Adefunke Ajenikoko: I feel like the thing about nutrition that most people don't realize is that it affects every aspect of our life. Your diet affects how you feel physically, mentally. It affects the severity of the symptoms that you have when you're ill. It affects how susceptible you are to getting a disease. So I think that's kind of where my interests lie, but we kind of downplay right now how nutrition can affect your entire life and I kind of want to bring that to light and kind of see what changes I can make in public health.

Deborah Onakomaiya: That's awesome. And in addition to your awesome scholarship that you won in all your research experience over winter break, I heard you're completing a study abroad session in Nepal. What is that about? If you can give us a little bit of a background and how might that be related to nutrition?

Adefunke Ajenikoko: So I'll be taking the Behavioral Communication Strategies for Global Epidemics course in Nepal. So this course is run in partnership with UNICEF. So we're going to be working with a number of UNICEF professional staff from countries in South and East Asia, which is really cool. The course focuses on integrating free public health discipline for emergency action. So like epidemiology, behavioral health and intervention research is kind of what I'm really doing right now in my research positions. And then the last one is communication. So we're going to be provided with a knowledge base and foundation for skills to design and implement strategies for disease prevention and response and outbreak situations. I felt like the course itself is not technically a public health nutrition course, but as I said before, nutrition plays a role in everything. So it's most likely going to come up a couple of times throughout the course.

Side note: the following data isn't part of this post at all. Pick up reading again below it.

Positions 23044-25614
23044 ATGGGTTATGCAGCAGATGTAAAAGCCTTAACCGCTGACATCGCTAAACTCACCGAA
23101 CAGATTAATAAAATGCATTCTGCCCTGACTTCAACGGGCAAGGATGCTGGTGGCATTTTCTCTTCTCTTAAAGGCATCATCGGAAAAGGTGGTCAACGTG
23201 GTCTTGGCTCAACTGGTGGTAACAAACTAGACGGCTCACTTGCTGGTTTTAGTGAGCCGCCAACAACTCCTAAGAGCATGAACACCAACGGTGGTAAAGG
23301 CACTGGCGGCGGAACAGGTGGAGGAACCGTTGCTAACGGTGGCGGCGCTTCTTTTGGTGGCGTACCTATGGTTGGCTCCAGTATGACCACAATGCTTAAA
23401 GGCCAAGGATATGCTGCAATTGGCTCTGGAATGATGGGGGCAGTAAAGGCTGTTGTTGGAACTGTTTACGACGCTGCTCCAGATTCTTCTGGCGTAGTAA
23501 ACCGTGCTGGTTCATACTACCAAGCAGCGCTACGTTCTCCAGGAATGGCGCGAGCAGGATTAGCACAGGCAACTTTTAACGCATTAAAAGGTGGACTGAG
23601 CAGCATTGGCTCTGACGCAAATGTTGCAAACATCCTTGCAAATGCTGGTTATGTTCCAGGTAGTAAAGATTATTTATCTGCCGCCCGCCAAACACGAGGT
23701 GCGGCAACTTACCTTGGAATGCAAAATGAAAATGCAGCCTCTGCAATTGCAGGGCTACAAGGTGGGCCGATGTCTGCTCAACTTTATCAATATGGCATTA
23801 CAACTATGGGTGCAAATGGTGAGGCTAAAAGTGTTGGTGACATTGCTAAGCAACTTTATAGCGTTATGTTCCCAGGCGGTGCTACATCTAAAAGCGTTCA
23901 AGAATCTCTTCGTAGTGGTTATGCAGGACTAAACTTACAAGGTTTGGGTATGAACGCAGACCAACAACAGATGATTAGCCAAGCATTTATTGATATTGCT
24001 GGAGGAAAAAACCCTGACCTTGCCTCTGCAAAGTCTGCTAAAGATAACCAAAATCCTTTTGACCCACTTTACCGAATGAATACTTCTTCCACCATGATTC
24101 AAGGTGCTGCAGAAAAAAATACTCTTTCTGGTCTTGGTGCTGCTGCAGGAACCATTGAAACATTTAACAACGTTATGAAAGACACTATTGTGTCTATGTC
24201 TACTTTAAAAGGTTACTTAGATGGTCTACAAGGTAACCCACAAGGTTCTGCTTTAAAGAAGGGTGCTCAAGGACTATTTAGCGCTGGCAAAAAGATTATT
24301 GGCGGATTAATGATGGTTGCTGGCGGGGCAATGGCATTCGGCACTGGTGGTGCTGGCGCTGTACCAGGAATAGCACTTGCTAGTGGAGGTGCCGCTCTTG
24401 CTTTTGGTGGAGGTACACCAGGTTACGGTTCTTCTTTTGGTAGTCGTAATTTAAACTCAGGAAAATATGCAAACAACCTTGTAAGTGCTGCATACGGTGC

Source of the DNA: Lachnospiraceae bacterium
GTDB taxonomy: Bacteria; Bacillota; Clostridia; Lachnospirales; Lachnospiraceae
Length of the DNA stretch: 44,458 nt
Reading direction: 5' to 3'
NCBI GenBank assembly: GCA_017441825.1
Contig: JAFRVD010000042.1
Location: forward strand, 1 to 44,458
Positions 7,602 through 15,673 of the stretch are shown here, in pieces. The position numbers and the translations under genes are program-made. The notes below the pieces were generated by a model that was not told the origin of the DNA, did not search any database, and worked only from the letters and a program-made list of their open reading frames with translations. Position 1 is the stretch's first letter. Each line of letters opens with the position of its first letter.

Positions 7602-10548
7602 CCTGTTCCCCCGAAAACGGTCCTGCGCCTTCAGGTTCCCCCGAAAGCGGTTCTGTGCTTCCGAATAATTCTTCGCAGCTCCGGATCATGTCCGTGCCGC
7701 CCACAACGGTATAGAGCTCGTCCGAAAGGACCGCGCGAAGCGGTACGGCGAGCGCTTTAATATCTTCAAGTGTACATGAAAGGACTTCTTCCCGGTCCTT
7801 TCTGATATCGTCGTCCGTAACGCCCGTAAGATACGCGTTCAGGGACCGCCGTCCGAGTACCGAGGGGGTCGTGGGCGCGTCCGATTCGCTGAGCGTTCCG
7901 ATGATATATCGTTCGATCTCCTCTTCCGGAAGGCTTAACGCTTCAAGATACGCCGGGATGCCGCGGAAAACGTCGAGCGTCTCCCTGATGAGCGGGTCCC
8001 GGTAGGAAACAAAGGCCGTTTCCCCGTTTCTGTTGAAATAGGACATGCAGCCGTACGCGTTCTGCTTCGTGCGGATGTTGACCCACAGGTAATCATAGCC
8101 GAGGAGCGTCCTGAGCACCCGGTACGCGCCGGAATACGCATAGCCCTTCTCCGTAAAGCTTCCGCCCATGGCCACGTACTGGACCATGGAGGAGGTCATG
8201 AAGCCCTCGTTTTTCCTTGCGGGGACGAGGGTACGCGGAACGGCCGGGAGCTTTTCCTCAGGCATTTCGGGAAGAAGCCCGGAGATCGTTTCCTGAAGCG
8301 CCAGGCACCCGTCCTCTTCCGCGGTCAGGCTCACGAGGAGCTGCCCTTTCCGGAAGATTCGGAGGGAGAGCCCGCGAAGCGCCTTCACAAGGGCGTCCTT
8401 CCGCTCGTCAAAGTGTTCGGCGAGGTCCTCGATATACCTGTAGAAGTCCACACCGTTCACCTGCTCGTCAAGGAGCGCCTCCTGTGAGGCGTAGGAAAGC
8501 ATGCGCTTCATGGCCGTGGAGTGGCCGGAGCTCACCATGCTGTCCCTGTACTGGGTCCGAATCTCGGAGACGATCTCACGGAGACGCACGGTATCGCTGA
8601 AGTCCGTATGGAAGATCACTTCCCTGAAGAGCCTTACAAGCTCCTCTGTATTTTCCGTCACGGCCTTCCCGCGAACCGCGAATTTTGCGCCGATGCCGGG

Deborah Onakomaiya: Yeah, that's very important. Just to wrap up, if in five years I, we had you back on our show, where is Adefunke going to be?

Adefunke Ajenikoko: That is a very good question. I'm not really sure of the answer, I can't. I know what I want to do. I want to be working in program development, implementation, evaluation, where, what that looks like, what agency, I cannot tell you, but that's where I'll be working.

Deborah Onakomaiya: And this is always going to be around nutrition or it could be around anything?

Adefunke Ajenikoko: It's most definitely always going to be around nutrition. I cannot see at any point in my life me not working in nutrition. It will always be like the center of my career, my life actually.

Deborah Onakomaiya: Wow. And finally, final question. What classes have really helped you in these positions that you found yourself, especially in research, especially at NYU. What classes have been the most helpful for you .

Adefunke Ajenikoko: In terms of like my position at NYU? Probably most like program planning and evaluation because I came in as a lead health coach and kind of morphed into a study coordinator because I've been kind of helping build the study up from ground up for the last six or so months. So that course definitely has helped me out a lot.

Deborah Onakomaiya: That's really impressive. Thank you so much for being on our show. It was wonderful to have you on.

Adefunke Ajenikoko: Thank you for having me.